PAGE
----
One of the big players in this attempt to restore sheep populations is CEMEX, a large cement company. CEMEX has begun to acquire lands and develop sheep habitat in the state of Coahuila, and in neighboring Texas, with an eye toward creating a trans-border park area. Ray Lee, CEO of the Foundation for North American Wild Sheep (FNAWS), tells us CEMEX has already released a number of sheep here and has hired up to five biologists to create and manage a wildlife program. The population, of course, does not currently lend itself to hunting, but Lee says there is little doubt they will have a hunting program in only a few years.
Besides CEMEX, Lee says a number of private landowners in Coahuila, Nuevo Leon and Chihuahua have begun to acquire bighorns, which they are keeping in fenced enclosures. The plan is to protect them from predators and let them reproduce, increasing their numbers at a faster rate than they would occur if they were simply released in the wild. The hope is to create self-sustaining populations in areas where wild sheep previously existed.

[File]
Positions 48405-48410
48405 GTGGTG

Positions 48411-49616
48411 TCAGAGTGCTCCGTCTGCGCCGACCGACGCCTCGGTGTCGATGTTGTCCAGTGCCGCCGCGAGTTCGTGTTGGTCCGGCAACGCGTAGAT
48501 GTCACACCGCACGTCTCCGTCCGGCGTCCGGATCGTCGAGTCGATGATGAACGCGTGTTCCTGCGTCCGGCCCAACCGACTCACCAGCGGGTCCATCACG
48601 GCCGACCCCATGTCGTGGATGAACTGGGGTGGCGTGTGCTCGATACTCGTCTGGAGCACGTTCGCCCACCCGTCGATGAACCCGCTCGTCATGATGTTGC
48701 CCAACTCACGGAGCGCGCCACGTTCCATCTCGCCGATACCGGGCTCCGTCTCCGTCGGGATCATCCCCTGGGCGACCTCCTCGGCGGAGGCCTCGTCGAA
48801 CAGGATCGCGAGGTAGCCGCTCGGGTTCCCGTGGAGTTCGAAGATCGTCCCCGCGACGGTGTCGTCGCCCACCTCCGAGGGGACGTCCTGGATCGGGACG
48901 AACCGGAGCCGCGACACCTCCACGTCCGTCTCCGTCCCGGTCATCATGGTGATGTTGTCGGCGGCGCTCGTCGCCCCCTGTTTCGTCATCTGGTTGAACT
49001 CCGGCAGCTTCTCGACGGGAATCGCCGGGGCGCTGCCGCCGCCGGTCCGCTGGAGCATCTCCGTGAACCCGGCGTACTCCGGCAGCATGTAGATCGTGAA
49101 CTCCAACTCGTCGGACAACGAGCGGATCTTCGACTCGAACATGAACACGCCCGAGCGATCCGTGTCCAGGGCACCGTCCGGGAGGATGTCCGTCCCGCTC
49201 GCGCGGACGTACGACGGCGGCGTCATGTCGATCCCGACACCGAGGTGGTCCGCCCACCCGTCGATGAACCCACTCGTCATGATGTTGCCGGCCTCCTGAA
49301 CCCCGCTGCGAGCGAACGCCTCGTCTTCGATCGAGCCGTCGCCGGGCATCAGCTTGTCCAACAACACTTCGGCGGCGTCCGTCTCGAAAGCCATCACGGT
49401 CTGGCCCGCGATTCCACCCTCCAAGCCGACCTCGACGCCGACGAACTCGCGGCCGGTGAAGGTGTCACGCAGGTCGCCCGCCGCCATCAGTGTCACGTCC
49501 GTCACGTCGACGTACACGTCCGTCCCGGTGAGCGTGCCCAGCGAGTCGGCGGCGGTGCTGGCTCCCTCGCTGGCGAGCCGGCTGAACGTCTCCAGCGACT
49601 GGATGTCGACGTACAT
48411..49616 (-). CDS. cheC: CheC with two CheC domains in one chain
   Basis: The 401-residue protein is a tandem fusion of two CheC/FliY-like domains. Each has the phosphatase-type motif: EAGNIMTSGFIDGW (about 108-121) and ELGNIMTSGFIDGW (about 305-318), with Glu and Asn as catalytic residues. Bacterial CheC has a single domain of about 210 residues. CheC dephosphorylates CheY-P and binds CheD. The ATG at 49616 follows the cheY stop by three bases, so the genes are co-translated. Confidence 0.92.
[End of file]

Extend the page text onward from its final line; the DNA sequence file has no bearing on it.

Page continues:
Another place where re-population efforts are in the works is southern Baja, where over the past two years 60 sheep have been relocated from Carmen Island to areas that historically had wild sheep. Carmen Island itself is a real success story in re-population efforts. Dedicated sheep hunters will remember that Carmen Island received transplanted sheep from the Baja Peninsula as recently as 1993. Now, the population there is so large it is producing animals for transplant elsewhere.
As for the prospects for this........(continued)